Published: On

Materials Design will be at the International Conference on Theoretical Aspects of Catalysis

Materials Design® scientist, Xavier Rozanska, will present a poster entitled "Multiscale Simulations with MedeA" at the International Conference on Theoretical Aspects of Catalysis on the UCLA campus in Los Angeles, CA. The conference will run from June 24-28, 2018.  

Here is the abstract:

 

Multiscale Simulations with MedeA

Naida Lacevic,1 Xavier Rozanska,2

1 Materials Design, Inc., 12121 Scripps Summit Drive, Suite 140, San Diego, CA 92131, USA
2 Materials Design SARL., 42 avenue Verdier, 92120 Montrouge, France
Contact e-mail(s): nlacevic@materialsdesign.com, xrozanska@materialsdesign.com


Practitioners and researchers in the field of catalysis and chemistry can achieve a deeper understanding of chemical reaction processes and effectively obtain a broad range of key molecular and material properties based on rigorous atomistic computations, while reaching into the mesoscopic and macroscopic realms.

We illustrate with the first example the need for a multiscale modeling approach in catalysis. A combination of computational methods on different scales, namely DFT and post-Hartree Fock methods, together with Monte Carlo and molecular dynamics classical molecular modeling, provides keys to describe and understand the relevant phenomena in the formulation of ethylene by cobalt-based catalysts.

The second application example deals with the characterization of peptide-functionalized metal–organic framework (MOF) to design enantioselective catalysts [1]. DFT calculations together with newly parameterized molecular dynamics simulations and solid-state NMR spectroscopy were used to understand graft–host interactions and effects imposed by the MOF host on the peptide conformations.

Finally, the long-range arrangements of surface Al vacancies present on the Al2Cu(001) surface is probed by a cluster expansion approach using the UNiversal CLuster Expansion (UNCLE) [2] method based on a VASP [3] training data set. Possible surface structures are explored using a genetic algorithm and Monte Carlo simulations.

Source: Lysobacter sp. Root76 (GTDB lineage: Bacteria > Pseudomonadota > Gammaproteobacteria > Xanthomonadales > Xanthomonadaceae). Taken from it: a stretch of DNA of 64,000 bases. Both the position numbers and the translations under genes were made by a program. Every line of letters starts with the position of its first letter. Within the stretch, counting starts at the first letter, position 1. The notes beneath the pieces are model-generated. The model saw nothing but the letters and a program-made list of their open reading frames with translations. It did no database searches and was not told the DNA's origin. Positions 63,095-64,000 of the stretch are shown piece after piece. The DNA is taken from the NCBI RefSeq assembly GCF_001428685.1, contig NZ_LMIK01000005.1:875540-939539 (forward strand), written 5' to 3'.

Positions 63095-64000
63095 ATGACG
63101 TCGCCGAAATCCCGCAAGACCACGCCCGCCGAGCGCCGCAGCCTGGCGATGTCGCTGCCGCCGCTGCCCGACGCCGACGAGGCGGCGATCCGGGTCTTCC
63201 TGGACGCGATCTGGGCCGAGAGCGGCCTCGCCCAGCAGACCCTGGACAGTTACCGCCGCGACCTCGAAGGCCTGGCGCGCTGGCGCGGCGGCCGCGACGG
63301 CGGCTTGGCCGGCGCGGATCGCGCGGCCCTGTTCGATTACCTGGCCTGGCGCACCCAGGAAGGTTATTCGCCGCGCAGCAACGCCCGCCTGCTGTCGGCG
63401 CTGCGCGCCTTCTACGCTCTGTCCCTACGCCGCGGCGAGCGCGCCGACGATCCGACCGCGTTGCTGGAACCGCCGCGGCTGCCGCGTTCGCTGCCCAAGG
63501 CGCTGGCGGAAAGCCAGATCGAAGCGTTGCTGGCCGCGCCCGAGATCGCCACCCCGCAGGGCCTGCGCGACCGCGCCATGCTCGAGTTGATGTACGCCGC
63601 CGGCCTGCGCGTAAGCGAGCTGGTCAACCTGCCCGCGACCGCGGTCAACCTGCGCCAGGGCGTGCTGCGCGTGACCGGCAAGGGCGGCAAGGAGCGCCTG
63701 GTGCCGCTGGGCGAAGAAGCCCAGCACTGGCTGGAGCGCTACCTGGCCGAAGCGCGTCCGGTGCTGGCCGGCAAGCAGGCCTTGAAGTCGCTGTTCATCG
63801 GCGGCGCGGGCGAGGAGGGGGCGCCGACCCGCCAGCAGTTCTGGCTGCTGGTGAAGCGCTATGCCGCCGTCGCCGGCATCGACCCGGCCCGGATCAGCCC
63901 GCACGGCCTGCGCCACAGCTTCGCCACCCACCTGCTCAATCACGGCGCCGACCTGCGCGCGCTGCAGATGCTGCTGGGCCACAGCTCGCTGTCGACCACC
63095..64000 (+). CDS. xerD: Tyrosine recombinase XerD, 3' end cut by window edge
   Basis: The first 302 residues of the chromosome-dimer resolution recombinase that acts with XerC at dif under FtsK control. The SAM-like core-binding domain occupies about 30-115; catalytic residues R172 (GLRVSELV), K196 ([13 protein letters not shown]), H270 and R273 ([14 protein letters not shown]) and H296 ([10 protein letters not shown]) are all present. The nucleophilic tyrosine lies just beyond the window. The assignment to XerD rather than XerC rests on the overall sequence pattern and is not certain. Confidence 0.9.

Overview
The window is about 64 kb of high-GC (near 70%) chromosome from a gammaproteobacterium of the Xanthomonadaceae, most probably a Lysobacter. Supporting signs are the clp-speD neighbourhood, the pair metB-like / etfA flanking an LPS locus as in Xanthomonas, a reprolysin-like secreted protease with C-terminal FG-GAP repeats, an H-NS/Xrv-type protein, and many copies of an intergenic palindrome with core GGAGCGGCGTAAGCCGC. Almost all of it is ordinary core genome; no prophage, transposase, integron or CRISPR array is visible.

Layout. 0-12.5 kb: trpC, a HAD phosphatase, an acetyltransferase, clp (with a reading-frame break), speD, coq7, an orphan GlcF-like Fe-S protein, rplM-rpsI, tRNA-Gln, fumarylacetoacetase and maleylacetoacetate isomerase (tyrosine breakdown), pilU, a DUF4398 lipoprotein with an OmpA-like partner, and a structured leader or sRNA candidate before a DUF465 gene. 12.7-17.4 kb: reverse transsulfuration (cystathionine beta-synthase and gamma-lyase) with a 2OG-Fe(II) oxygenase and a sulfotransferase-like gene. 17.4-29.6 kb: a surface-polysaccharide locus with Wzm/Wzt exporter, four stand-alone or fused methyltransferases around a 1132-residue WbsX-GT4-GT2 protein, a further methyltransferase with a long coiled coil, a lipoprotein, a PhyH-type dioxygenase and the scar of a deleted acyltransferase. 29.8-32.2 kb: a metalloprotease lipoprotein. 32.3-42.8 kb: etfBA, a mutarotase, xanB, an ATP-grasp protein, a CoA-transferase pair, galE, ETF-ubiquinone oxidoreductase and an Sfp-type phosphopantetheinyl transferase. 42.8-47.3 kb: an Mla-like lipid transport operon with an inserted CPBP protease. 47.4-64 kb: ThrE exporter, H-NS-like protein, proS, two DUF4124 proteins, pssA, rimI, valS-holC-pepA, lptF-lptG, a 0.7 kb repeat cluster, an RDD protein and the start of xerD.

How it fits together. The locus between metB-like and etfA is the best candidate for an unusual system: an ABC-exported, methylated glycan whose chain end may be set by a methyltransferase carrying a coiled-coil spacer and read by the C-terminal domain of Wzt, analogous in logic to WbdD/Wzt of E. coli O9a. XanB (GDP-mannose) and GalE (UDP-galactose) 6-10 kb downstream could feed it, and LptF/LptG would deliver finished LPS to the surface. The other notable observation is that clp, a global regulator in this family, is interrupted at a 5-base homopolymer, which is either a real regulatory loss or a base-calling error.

These studies are made possible with the integrated modeling environment MedeA® [4]. The combination of powerful theoretical concepts, advanced computational software and today’s extraordinary computational capabilities opens unprecedented opportunities for the industrial and R&D application of computational chemistry and materials science.

References
[1] Todorova, T., Rozanska, X., Gervais, C., Legrand, A., Ho, L. N., Berruyer, P., Lesage, A., Emsley, L., Farrusseng, D., Canivet, J., and Mellot-Draznieks, C., Chem. Eur. J. 22 (2016) 16531.
[2] Lerch, D., Wieckhorst, O., Hart, G. L., Forcade, R. W., Müller, S. Modell. Simul. Mater. Sci. Eng. 17, 5 (2009).
[3] G. Kresse and J. Hafner, Phys. Rev. B 47, 558 (1993); ibid. 49, 14 251 (1994).
[4] MedeA® Software Environment, Materials Design, Inc., 1998-2018;

Publish while: 
2018 Jun 21 - 13 - 2018 Jun 29 - 13

News & Views

Register here to learn how high throughput calculations in the MedeA Environment can accelerate searches in your design spaces

June 24 - 28, 2018. UCLA campus, Los Angeles, California, USA

Benoit Minisini and Alexander Mavromaras will give an invited talk at the 2018 Surfair Congress in Biarritz, France May 20-22, 2018

Curious about the MedeA GUI? Watch the webinar here

Did you miss the webinar? Watch the recording here.

Click here to see the new capabilities of 2.22